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CA. 1812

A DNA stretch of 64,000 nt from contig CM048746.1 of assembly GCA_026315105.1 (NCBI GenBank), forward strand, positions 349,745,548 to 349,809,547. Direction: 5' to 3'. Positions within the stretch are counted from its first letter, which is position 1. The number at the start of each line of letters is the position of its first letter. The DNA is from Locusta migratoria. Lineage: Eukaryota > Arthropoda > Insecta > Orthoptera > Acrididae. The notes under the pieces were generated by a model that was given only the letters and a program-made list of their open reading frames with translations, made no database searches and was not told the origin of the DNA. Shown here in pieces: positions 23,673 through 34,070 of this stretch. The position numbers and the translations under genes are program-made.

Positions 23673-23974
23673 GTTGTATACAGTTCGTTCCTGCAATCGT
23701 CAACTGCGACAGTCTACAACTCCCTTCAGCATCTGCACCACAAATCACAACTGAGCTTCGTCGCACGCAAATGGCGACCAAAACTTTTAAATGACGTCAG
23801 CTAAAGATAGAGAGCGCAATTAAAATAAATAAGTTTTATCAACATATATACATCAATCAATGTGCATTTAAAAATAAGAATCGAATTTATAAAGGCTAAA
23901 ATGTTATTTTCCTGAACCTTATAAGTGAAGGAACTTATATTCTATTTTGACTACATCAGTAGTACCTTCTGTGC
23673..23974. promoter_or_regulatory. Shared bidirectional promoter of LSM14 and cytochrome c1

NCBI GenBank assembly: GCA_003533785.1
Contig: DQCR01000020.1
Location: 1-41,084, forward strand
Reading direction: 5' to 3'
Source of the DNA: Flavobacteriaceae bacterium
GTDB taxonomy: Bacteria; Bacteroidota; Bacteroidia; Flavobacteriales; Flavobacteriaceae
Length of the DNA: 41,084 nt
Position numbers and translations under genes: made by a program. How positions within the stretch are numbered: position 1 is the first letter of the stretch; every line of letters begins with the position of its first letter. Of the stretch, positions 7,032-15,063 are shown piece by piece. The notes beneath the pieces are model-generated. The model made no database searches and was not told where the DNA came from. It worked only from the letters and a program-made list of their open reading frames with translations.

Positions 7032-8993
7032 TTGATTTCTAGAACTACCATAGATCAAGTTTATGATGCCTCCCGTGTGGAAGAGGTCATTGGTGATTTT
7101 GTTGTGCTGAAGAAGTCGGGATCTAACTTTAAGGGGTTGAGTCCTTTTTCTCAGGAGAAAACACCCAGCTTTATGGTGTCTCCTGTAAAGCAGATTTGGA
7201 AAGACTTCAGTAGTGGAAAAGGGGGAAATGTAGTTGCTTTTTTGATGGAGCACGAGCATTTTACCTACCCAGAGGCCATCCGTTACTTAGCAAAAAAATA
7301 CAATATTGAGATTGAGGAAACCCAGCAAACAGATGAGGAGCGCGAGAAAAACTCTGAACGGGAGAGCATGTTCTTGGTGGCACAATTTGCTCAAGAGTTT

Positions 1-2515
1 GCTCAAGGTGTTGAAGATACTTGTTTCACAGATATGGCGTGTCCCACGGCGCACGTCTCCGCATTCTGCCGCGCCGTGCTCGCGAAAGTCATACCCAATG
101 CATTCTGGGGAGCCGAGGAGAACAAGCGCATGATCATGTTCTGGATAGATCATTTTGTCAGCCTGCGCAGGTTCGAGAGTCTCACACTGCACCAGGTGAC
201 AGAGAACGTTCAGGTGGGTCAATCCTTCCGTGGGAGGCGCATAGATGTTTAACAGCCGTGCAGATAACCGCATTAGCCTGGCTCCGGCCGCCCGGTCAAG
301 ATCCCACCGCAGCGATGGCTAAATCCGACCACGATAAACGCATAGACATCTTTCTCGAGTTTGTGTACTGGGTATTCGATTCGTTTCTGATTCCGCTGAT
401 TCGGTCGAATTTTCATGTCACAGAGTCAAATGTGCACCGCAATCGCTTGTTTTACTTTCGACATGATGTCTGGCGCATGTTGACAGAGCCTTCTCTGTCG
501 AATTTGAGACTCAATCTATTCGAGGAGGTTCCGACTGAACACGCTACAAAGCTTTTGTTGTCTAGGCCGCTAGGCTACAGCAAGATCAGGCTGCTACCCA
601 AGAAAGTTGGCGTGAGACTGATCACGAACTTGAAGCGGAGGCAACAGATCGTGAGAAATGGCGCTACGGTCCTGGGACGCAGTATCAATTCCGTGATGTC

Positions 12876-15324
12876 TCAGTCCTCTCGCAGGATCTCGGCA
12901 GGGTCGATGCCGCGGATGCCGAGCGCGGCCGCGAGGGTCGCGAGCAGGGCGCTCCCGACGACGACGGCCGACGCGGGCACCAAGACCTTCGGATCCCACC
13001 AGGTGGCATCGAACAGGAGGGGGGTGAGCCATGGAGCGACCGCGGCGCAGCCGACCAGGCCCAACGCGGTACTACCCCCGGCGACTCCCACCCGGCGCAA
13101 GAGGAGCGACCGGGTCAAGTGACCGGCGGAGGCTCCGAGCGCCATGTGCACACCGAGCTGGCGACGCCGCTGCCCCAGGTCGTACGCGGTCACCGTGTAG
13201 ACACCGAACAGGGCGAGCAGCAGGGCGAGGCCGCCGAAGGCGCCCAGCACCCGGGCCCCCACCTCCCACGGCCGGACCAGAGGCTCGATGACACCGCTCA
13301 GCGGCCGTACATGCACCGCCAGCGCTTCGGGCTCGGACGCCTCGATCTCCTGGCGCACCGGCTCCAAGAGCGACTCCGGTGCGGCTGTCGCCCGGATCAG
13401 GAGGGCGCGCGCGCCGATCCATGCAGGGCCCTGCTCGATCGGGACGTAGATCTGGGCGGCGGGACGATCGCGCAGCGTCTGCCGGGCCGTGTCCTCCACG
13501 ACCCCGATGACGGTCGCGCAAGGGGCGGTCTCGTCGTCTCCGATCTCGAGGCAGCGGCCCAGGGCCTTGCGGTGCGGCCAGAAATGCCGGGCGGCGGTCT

This is an attic condition Naval Boarding Pistol made by J. Henry.  It has been converted to percussion.  All the iron parts are in a relatively smooth crusty brown patination.  The brasses have a very authentic patination and the wood is to die for.  The stock has what looks like its original oil finish and an unmolested wood surface, very minor dents and abrasions, no repairs.  Just a beautiful piece of wood for a gun this old.  Defining this gun is a little bit confusing.  You will notice the sunken "P" proof at the rear of the barrel and the name in front of the hammer.  These two characteristics are found on two J. Henry pistols.  The first is the Naval Boarding Pistol and the second is the 1813 Maryland Contract Pistol.  As you can see, when I remove the barrel, there is a crude "M" stamped at the back of the barrel, below the stock line and is not visible until the gun is disassembled.  The die that stamped this mark is not the same die that was used on the 1813 Maryland contract.  I suspect it is a barrel maker's mark.  Also, the Naval Boarding Pistol is often found with a mark of this type in the area of the sunken "P" proof.  Further, if you will notice, there is a neat hole behind the rear lockplate screw on the left side of the stock.  This would be for mounting a traditional Naval belt hook which is held in place by the rear lock plate screw.  Therefore, I'm pretty sure this is a classic J. Henry Naval Boarding Pistol.  As the War of 1812 approached, American shipping was under siege by both British and French naval vessels.  There was virtually no United States Navy after the Revolutionary War.  The U.S. government gave letters of mark to the privateers who raided British and French shipping.  This is very much like contracting out to Blackwater in Iraq and Afghanistan except that the contractor kept the spoils.  These pistols were bought by ships captains who were privateers sanctioned by the United States government.  In the book Historic Pistols by Smith & Bitter, they state "Only very few pistols like this are known.  They were probably made at the Henry plant in Philadelphia during the War of 1812 on a small order of perhaps 20 pistols by an American sea captain or ship owner."  This is one rare little puppy and without doubt used in our Naval warfare during the War of 1812.  SOLD!!